Date posted: November 21, 2013
On the other hand, reading rooms and study centers in the southeastern cities play a vital role for the future of children whose families suffer from poverty and alienation because of the discriminatory state attitude that has been dominating the region for several decades. For so many years, the Southeast was marginalized and, as a result of economic underdevelopment and political instability, terrorism has invaded these cities. In addition to all of this, the lack of a functioning education system in this region has served the interests of Kurdistan Workers’ Party (PKK) terrorism. Due to having no civilian support and due to a lack of nongovernmental organizations that could be a remedy to their alienation, the young population has seen terrorism activities as a way to resist against state tyranny.
Indeed, there are so many problems in Turkey’s education system. For instance, it has long been dominated by a Kemalist/statist worldview and this has inevitably led to the constitution of a certain degree of suspicion (and sometimes hatred) toward religion and religious discourse and actors in the field of politics, society and academia.
The Kemalist indoctrination has also been one of the major elements that favored ideology rather than science in higher education. For so many years, the Kurdish issue, army-politics relations or Islamic banking and Islamic philosophy have been seen as “dangerous” research areas. Because if you put forward an argument clashing with the official ideology you would most probably be stigmatized as a reactionary (mürteci) academic who aims to undermine the secular regime. Thank God, such understanding has been almost eliminated; only a marginal sector thinks this way.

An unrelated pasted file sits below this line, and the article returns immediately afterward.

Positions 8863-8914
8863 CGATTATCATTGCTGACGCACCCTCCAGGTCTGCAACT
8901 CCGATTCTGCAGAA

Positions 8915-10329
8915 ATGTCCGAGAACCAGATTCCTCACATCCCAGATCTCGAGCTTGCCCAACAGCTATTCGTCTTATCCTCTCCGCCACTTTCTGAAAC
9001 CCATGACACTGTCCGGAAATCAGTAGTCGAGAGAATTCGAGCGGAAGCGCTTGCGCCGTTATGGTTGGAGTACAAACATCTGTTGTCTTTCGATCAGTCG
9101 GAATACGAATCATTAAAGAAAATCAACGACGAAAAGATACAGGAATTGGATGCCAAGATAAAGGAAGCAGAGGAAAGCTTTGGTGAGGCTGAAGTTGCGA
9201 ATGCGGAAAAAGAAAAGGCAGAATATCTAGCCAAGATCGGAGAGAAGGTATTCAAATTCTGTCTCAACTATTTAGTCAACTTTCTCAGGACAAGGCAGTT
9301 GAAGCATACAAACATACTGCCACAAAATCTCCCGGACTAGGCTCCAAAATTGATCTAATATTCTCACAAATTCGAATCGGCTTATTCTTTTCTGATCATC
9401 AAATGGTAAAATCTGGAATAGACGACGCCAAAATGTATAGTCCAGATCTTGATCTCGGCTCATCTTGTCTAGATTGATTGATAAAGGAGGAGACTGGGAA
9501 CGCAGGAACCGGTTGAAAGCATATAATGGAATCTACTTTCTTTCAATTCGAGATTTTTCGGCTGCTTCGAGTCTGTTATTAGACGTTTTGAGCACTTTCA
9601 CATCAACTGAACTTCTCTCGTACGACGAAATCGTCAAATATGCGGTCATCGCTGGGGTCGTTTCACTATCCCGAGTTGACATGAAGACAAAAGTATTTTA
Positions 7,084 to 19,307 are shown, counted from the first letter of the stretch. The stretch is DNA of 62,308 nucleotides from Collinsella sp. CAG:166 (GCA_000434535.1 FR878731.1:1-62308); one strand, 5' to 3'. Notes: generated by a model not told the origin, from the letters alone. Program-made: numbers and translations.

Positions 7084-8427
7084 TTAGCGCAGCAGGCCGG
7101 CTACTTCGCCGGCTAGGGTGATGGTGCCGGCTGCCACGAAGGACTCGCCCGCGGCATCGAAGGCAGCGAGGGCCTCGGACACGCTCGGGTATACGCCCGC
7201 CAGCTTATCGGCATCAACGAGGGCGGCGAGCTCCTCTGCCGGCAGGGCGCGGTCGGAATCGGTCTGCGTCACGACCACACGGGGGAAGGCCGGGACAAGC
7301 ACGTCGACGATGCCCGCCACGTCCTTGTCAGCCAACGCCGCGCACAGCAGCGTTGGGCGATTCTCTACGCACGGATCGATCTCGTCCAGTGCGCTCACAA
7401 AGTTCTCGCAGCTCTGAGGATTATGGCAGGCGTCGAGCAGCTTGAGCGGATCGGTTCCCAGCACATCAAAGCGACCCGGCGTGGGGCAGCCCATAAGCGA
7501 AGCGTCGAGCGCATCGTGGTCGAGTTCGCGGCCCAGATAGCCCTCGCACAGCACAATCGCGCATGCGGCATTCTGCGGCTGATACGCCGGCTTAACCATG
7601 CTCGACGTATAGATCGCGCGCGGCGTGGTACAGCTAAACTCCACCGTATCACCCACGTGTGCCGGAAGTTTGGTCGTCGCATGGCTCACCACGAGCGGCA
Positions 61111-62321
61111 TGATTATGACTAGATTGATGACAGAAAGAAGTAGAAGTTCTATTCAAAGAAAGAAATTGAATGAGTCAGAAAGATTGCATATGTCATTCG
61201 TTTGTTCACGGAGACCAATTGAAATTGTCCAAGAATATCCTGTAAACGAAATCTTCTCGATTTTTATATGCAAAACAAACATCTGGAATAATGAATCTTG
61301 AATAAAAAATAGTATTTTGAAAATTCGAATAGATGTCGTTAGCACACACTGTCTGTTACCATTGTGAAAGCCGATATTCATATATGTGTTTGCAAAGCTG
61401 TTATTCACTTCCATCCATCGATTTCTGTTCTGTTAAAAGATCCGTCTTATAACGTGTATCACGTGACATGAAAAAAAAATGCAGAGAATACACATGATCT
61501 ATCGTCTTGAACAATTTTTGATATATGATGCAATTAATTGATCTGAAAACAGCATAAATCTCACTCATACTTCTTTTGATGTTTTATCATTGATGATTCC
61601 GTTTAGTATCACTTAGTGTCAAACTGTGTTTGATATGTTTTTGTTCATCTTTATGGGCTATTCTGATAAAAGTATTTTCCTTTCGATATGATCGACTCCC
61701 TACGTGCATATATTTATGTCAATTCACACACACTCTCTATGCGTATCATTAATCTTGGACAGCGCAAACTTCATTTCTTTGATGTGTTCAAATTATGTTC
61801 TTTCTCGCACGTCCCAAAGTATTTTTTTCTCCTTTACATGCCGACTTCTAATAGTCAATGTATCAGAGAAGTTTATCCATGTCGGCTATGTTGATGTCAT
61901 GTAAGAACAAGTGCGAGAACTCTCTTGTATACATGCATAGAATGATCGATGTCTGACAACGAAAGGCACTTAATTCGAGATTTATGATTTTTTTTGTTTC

The prep schools established by non-state units and actors motivated by civil society play a key role in questioning such pathological understandings. They reach the marginalized sectors of society and pave the way for poor students to get a higher education at good universities. Thanks to the prep school system, with reasonable payments, the children of the “Black Turks” or “Mountain Turks” gain the chance to compete with the children of “White Turks” under equal standards. They, after graduating from good universities, become judges, teachers and academics and act as a catalyst in undermining pathological ways of thinking like labeling people as reactionary.
Without producing the relevant mechanisms and without putting an end to the exam system, the closing of prep schools would make things worse and would only increase the victimization of the disadvantaged sectors of society who have been wronged by the state over the years. Closing prep schools and centralizing education would only reproduce the Kemalist discourse that demonizes any view incompatible with it. This would ultimately lead to the loss of democratic acquisitions so far obtained.
Source: Today's Zaman , November 21, 2013